Good Morning! Paul Georgy with the early morning commentary for July 28, 2016.
Grain markets are higher underpinned by the weaker US Dollar and short covering. Stock indices are slightly higher.
With weather forecasts becoming less important, trade is now focusing on row crop yields. Many are now using a 170 plus corn yield in their balance sheets and a soybean yield of 48 to 50 bushels per acre.
Weather forecasts out 15 days have a few days of above normal temps followed by several days of below normal temps and good moisture coverage. This forecast should be helpful to solidify corn yields. Soybean yields have another 30 days of critical development.
Export demand talk is providing support for soybeans as the US has a current pricing advantage.
Weekly export sales report at 7:30 this morning. Trade estimates for corn are 300,000 to 500,000 mmt for 2015/16 and 450,000 to 650,000 mmt for 2016/17. Soybeans estimates are 250,000 to 450,000 mt. for 2015/16 and 600,000 to 800,000 mt. for 2016/17. Wheat estimate is 400,000 to 600,000 mt. for 2016/17.
Funds were estimated to have been net buyers of 7,000 corn contracts, 5,000 soybeans and 4,000 soymeal contracts on Wednesday. They were net sellers of 3,000 soyoil contracts.
Wheat Quality Council tour calculated an average yield on the second day of the tour for hard red spring wheat 46.9 bushels per acre (bpa). This yield compares with the 2015 day two yield of 47.3 bpa and the five-year average of 45.7.
Ethanol production decreased this week from 1.029 million barrels per day (bpd) to 998,000 bpd. Stocks were down 800,000 barrels to 20.4 million barrels. Ethanol processing margins are pegged at $0.23 per gallon, a decline of 6 cents from the previous week.
EIA data showed crude oil stocks down only 800,000 barrels when trade was expecting 2.1 million drop.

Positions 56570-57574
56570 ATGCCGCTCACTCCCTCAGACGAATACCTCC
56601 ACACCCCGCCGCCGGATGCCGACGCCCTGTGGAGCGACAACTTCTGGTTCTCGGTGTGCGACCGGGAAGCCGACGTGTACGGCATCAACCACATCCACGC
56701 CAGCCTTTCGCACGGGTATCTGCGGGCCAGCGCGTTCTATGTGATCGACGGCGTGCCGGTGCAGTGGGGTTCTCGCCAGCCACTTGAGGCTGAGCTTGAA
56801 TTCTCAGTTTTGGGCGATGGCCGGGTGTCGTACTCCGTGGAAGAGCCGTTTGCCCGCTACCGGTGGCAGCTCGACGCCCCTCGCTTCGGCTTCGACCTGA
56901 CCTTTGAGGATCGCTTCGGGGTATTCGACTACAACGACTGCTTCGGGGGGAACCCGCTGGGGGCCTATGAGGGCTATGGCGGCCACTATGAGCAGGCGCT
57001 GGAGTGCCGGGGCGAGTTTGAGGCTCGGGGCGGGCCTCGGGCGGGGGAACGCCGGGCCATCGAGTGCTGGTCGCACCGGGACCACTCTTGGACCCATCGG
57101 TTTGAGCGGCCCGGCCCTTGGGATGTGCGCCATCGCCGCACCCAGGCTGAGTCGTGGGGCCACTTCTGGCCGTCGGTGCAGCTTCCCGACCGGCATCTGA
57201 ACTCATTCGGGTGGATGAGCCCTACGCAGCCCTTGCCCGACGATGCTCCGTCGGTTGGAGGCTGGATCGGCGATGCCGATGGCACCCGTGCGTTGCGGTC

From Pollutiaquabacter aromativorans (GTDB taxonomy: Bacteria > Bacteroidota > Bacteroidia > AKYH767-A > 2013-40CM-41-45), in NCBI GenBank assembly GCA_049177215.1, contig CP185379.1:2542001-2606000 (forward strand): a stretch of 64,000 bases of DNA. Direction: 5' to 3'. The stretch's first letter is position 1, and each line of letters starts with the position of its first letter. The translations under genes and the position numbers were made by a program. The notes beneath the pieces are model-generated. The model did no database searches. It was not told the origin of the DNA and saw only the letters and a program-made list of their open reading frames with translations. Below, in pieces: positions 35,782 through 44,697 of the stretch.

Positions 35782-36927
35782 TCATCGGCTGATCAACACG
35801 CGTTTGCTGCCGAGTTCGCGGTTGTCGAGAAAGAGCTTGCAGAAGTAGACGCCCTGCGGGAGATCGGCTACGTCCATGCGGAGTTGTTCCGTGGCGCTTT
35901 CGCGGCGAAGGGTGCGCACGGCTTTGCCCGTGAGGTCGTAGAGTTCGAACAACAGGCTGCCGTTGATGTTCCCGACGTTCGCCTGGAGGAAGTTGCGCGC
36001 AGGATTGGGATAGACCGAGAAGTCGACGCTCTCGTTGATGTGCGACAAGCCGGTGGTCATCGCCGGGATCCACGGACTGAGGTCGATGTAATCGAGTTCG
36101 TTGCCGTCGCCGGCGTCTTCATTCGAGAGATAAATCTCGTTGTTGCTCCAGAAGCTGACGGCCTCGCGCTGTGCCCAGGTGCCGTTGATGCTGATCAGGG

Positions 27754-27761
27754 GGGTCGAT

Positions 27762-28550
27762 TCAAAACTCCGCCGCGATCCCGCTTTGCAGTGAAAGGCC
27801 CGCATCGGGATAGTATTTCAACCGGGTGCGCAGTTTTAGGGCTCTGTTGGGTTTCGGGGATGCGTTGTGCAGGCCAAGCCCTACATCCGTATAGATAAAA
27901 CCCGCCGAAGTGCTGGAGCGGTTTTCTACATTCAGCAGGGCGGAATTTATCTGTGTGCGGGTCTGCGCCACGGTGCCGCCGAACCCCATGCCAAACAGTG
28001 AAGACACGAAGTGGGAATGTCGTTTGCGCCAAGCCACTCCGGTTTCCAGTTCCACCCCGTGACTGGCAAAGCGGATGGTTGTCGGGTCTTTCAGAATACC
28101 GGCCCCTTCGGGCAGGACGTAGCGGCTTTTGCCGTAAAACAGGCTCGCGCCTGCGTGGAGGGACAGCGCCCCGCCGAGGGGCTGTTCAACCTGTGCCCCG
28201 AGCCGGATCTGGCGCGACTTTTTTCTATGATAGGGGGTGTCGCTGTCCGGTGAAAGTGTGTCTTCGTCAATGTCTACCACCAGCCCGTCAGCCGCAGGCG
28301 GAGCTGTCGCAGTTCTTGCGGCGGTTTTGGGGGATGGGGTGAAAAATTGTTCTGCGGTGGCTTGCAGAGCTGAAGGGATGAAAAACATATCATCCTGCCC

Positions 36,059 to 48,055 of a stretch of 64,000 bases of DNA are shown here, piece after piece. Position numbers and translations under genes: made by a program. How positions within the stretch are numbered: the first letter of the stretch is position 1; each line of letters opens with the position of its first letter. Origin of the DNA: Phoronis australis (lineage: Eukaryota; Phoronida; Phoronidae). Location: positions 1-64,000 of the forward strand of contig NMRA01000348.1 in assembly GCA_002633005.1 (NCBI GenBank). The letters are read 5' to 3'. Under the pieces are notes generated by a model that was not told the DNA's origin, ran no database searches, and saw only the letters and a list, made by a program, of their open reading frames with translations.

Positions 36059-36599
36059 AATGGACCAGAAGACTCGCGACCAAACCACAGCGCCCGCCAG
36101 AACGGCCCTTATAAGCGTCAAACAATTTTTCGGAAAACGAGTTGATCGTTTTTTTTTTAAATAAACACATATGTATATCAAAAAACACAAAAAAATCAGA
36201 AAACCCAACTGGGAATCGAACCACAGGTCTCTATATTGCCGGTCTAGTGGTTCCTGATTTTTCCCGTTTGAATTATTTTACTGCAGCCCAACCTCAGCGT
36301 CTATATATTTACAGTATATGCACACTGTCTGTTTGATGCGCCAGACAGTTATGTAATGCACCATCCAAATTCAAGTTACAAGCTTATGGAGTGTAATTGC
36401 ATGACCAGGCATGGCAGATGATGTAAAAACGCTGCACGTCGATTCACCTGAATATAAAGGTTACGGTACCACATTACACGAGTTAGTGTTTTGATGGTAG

FOMC voted to leave interest rates unchanged, which was expected, but they described an improving economic picture in their policy statement noting, “near-term risks to the economic outlook have diminished.”
Cattle futures were able to work a little higher on Wednesday while cash news remained quiet. Cash trade is expected to be $2 to $3 higher this week. Futures might already be factoring in a little more than that, however this is normally the time of year where we see basis patterns change.
Cash hogs on Wednesday traded at steady to $.50 lower at the terminals. Product values at Midday surprised the trade with cutout being down $4.01. That makes a 2 day decline of $6.39. The decline was led by the $21.36 drop in belly values.
Technical selling combined with long liquidation and poor fundamental news continues to dominate trader’s bias. The question is: When will it be the hogs turn to rebound from the sharp price decline?
Dressed beef values were lower with choice down .85 and select down .77. The CME Feeder Index is 139.26. Pork cutout values are down 4.02.
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